Extended Data Figure 2 A coalesced proliferative SGZ does not form in the human DG; additional marker expression.
a, Toluidine-blue-counterstained semi-thin sections of the human GCL from fetal to adult ages. Note that a discrete cellular layer does not form next to the GCL and the small dark cells characteristic of SGZ precursors are not present (compare to Extended Data Fig. 9b in the macaque). b, BLBP+ cells are distributed broadly in the DG from birth to 1 year, many of these cells have a radial morphology (see insets) and some co-express Ki-67 at birth and 1 month (double-positive cells are indicated by the arrows). By 7 years and in adults, most BLBP is present in the molecular layer in stellate protoplasmic astrocytes. c, DCX+Ki-67+ cells in the GCL are rare at 17 gestational weeks (orthogonal views, inset) but were abundant in the ganglionic eminence at the same age (data not shown). DCX+Ki-67+ cells were absent in the GCL from 22 gestational weeks to 55 years. Scale bars, 100 μm (a–c) and 10 μm (a–c (insets)).
Extended Data Figure 3 Additional marker expression for astroglial cells and progenitor cells in the human DG at different ages.
a, Vimentin+ and GFAP+ cells in the hippocampus from 22 gestational weeks to 35 years. Vimentin is widely expressed during fetal and early postnatal development and is mostly restricted to protoplasmic astrocytes in the molecular layer in adults. GFAP is not expressed at 22 gestational weeks, but at birth a few vimentin+GFAP+ cells are present in the hilus and GCL (arrowhead). Interestingly, some vimentin+GFAP− cells with a radial morphology (arrow) are observed in samples at 1 year of age, but not at the other ages. In adults, GFAP and vimentin are not co-expressed (right, high-magnification of thin GFAP+vimentin− fibres within the GCL). b, Vimentin+Sox2+ simpler elongated cells in the hilus at 1 month (arrow) and protoplasmic astrocytes in the molecular layer at 35 years of age (arrow). c, SOX2+ cells are abundant in the GCL and hilus at 22 gestational weeks, and co-express ALDH1L1 in the brain at birth and in older individuals (arrows). d, At birth, there are few ALDH1L1+GFAP+ cells in the DG, but by 13 years of age many stellate astrocytes express both of these markers. Right, z stack of radial GFAP+ processes that are surrounded by ALDH1L1 staining. Scale bars, 100 μm (a (top row)), 10 μm (a (bottom row and insets), b–d) and 2 μm (d (z-stack)).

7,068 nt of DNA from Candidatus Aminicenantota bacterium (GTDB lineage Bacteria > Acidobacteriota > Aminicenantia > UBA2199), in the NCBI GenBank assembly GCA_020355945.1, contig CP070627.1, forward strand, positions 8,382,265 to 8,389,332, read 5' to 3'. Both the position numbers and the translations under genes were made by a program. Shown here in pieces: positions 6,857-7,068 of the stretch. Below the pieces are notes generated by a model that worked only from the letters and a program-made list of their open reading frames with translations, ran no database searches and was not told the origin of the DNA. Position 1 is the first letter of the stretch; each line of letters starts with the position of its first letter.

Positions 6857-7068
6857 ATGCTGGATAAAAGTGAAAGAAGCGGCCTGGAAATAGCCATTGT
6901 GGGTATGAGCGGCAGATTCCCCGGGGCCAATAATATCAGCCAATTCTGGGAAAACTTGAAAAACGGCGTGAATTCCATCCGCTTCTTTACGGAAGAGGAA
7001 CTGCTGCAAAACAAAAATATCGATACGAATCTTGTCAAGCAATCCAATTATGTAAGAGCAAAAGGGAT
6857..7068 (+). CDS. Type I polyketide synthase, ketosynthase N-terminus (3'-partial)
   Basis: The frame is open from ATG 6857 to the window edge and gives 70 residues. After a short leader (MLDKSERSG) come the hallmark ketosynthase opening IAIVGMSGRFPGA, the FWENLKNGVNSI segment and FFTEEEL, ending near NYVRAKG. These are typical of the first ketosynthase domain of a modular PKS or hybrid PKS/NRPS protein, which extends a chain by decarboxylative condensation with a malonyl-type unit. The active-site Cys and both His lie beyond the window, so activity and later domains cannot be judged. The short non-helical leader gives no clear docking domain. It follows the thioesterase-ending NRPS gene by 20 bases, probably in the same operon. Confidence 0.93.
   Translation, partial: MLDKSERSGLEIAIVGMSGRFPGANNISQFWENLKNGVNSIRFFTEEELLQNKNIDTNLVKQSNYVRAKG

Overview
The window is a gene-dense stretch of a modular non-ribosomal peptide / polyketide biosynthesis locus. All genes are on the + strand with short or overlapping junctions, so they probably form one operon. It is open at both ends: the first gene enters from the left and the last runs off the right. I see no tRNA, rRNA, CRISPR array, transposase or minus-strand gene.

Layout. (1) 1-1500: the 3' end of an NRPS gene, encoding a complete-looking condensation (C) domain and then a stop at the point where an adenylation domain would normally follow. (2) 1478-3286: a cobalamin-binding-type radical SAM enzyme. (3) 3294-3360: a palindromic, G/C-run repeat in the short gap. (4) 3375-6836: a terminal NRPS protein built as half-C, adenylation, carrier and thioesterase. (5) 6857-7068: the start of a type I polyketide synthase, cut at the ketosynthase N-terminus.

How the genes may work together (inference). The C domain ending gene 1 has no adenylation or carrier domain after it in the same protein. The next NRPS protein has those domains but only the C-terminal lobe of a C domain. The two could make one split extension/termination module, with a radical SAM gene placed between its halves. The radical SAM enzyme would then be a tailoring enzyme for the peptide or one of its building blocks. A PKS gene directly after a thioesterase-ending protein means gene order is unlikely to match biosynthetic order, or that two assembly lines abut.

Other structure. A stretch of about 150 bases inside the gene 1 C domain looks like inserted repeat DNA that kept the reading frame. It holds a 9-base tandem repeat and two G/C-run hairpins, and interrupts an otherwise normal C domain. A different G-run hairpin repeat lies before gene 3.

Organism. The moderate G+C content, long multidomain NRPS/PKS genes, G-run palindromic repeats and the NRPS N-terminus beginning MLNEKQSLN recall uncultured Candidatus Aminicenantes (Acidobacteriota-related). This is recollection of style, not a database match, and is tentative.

Extended Data Figure 4 TEM analysis of cell types in the DG of human brains obtained from a 13-year-old individual and an adult; absence of SGZ precursor cells or immature neurons.
a, Reconstruction of 5 ultrathin sections (separated by 1.5 μm) from the GCL of the 13-year-old individual with outlines of cell membranes. Colours corresponding to the different cell types defined by their ultrastructural characteristics are indicated in the key. No clusters or isolated cells with a young neuronal ultrastructure were found. Cells associated in small groups were identified as astrocytes, oligodendrocytes or microglia. b, c, Reconstructions of astroglial cells next to the GCL, searching for possible examples of radial astrocytes in the DG of an adult human. b, Example of an astrocyte with radial morphology in the adult GCL. Five serial semi-thin sections of this astrocyte (black arrows) next to the GCL of the DG of a 48-year-old individual are shown; alternating semi-thin sections show that this cell is GFAP+. This cell extends a thin radial fibre through the GCL, but has multiple processes (stellate morphology) in the hilus. Boxed area shows the ultrastructure from the indicated semi-thin section of this astrocyte (pseudocoloured in blue) and the bundles of intermediate filaments present in the expansion (arrows). c, Another example of a serially reconstructed astrocyte in the DG of a 30-year-old individual with epilepsy (separated by 1.4 μm), showing a short radial expansion and processes into the hilus. Scale bars, 10 μm (a, b, semi-thin sections and TEM micrographs), 5 μm (c), 2 μm (b, soma) and 500 nm (b, intermediate filaments).
a, DAB staining in the hippocampus at birth reveals many young neurons in the GCL. b, DCX+PSA-NCAM+ cells are distributed in clusters across the GCL at 1 year of age. Most PSA-NCAM+ cells are DCX+, but some are DCX−PSA-NCAM+ (arrows). c, In the samples from a 13-year-old individual, DCX+ cells have a more mature neuronal morphology. The cell shown is NeuN+ and has dendrites in the molecular layer (arrowheads) and an axon projecting into the hilus (arrow). d, At 35 years of age, the DG does not contain DCX+PSA-NCAM+ cells, but does contain many DCX−PSA-NCAM+ cells that do not have the morphology of young neurons. e, PSA-NCAM+ staining in the human DG from 3 weeks to 77 years; in adults, these cells have a more mature neuronal morphology and are localized in the hilus. f, PSA-NCAM+ cells in the DG are NeuN+ in samples of 19- and 77-year-old individuals. g, At 3 weeks of age, the GCL and hilus were filled with clusters of DCX+NeuroD+ cells, and many of the DCX− GCL neurons were NeuroD+. At 35 years, no DCX+NeuroD+ cells were observed; antibody labelling for NeuroD was non-specific. Scale bars, 200 μm (a, d–g), 20 μm (b, c, and d, f, g (inset)).